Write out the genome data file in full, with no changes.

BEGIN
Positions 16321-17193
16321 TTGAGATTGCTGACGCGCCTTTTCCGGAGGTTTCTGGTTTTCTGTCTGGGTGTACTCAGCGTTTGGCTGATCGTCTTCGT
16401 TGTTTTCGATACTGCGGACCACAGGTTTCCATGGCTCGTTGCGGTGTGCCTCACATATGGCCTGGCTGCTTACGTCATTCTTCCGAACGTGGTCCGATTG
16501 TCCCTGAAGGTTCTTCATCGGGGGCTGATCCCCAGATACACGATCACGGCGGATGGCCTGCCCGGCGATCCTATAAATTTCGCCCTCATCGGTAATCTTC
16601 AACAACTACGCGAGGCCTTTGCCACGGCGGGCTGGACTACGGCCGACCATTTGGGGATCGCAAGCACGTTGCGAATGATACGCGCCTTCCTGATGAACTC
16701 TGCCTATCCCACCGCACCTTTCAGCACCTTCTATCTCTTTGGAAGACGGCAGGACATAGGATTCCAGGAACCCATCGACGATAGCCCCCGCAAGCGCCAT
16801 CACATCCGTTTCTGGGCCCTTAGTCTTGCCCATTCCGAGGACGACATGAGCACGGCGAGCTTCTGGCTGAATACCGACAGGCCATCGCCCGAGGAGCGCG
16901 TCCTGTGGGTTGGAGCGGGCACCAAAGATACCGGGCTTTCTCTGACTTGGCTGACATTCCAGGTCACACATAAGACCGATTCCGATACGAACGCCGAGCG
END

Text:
Positions 16321-17193
16321 TTGAGATTGCTGACGCGCCTTTTCCGGAGGTTTCTGGTTTTCTGTCTGGGTGTACTCAGCGTTTGGCTGATCGTCTTCGT
16401 TGTTTTCGATACTGCGGACCACAGGTTTCCATGGCTCGTTGCGGTGTGCCTCACATATGGCCTGGCTGCTTACGTCATTCTTCCGAACGTGGTCCGATTG
16501 TCCCTGAAGGTTCTTCATCGGGGGCTGATCCCCAGATACACGATCACGGCGGATGGCCTGCCCGGCGATCCTATAAATTTCGCCCTCATCGGTAATCTTC
16601 AACAACTACGCGAGGCCTTTGCCACGGCGGGCTGGACTACGGCCGACCATTTGGGGATCGCAAGCACGTTGCGAATGATACGCGCCTTCCTGATGAACTC
16701 TGCCTATCCCACCGCACCTTTCAGCACCTTCTATCTCTTTGGAAGACGGCAGGACATAGGATTCCAGGAACCCATCGACGATAGCCCCCGCAAGCGCCAT
16801 CACATCCGTTTCTGGGCCCTTAGTCTTGCCCATTCCGAGGACGACATGAGCACGGCGAGCTTCTGGCTGAATACCGACAGGCCATCGCCCGAGGAGCGCG
16901 TCCTGTGGGTTGGAGCGGGCACCAAAGATACCGGGCTTTCTCTGACTTGGCTGACATTCCAGGTCACACATAAGACCGATTCCGATACGAACGCCGAGCG